Sensitivity in Offering Solutions

While it’s natural to want to help, be mindful of the language you use when offering solutions to someone with anxiety. Phrases like “You should get over it” or “Just face your fears” oversimplify the complexity of anxiety disorders. Instead, suggest resources, therapy options, or self-help techniques in a supportive and non-judgmental manner.

Providing Empathy and Active Listening

Listening attentively and responding empathetically can make a significant difference for someone with anxiety. Show genuine interest, maintain eye contact, and provide verbal cues to indicate that you are actively engaged in the conversation. Reflect their feelings back to them to ensure they feel heard and understood.

What to Say Instead: Supportive Phrases

Now that we have explored what not to say to someone with anxiety, let’s focus on supportive phrases that can help foster a nurturing environment. Use statements like “I’m here for you,” “You’re not alone in this,” or “Is there anything I can do to support you?” to convey your empathy and willingness to help.


In conclusion, understanding the impact of our words and being mindful of what not to say to someone with anxiety is crucial in creating a supportive environment. By avoiding trivialization, invalidation, unhelpful advice, and dismissing concerns, we can foster empathy and provide the understanding that individuals with anxiety need. Sensitivity in offering solutions, providing empathy, and active listening are essential for effective communication. Remember, it’s not just about what we say, but how we say it.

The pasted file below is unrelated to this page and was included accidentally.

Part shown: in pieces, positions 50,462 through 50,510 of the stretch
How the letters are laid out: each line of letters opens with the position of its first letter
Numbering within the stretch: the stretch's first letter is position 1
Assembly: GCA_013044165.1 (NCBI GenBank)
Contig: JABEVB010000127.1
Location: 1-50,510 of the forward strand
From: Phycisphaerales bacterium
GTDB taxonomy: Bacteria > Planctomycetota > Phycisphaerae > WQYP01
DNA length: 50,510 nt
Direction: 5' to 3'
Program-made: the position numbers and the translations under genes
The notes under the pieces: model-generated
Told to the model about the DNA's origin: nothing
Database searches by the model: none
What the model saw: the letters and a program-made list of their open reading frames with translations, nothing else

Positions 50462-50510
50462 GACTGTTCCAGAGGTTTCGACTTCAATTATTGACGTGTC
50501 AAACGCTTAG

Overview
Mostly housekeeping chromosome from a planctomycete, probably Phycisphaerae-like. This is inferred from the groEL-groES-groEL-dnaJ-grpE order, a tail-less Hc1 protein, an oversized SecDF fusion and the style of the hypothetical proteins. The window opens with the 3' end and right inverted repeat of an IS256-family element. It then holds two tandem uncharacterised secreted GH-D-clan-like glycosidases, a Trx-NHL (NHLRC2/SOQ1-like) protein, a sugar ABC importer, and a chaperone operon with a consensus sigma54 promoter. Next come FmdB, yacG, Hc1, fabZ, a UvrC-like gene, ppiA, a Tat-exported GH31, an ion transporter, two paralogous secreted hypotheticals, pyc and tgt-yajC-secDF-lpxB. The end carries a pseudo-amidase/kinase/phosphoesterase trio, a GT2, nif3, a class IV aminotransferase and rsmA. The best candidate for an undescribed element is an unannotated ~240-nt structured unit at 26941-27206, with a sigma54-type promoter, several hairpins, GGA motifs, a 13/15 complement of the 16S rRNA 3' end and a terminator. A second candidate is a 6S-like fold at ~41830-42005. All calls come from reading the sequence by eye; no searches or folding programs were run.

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Frequently Asked Questions

How can I best support someone with anxiety?

Supporting someone with anxiety involves listening, validating their feelings, and offering understanding. Avoid minimizing their experiences and provide reassurance and empathy. Educate yourself about anxiety and its challenges to enhance your ability to offer support.

What should I avoid saying to someone with anxiety?

It’s important to avoid dismissing their concerns, trivializing their experiences, or offering unsolicited advice. Refrain from negating their anxiety with comparison or encouraging avoidance behaviors. Instead, focus on empathy, validation, and active listening.

Are there specific phrases that can help someone with anxiety?

Yes, supportive phrases can make a significant impact. Express your willingness to listen, validate their feelings, and offer assistance. Phrases like “I understand it’s challenging for you,” “You’re doing your

best,” or “You’re stronger than you realize” can provide comfort and encouragement.

What’s Next?

Now that you have a better understanding of what not to say to someone with anxiety, it’s essential to continue learning and exploring ways to provide support. Check out the following Mindphony blogs for further insights and guidance:

Remember, empathy, understanding, and open communication are key when supporting someone with anxiety. Together, we can create a supportive environment that helps individuals manage their anxiety and live fulfilling lives.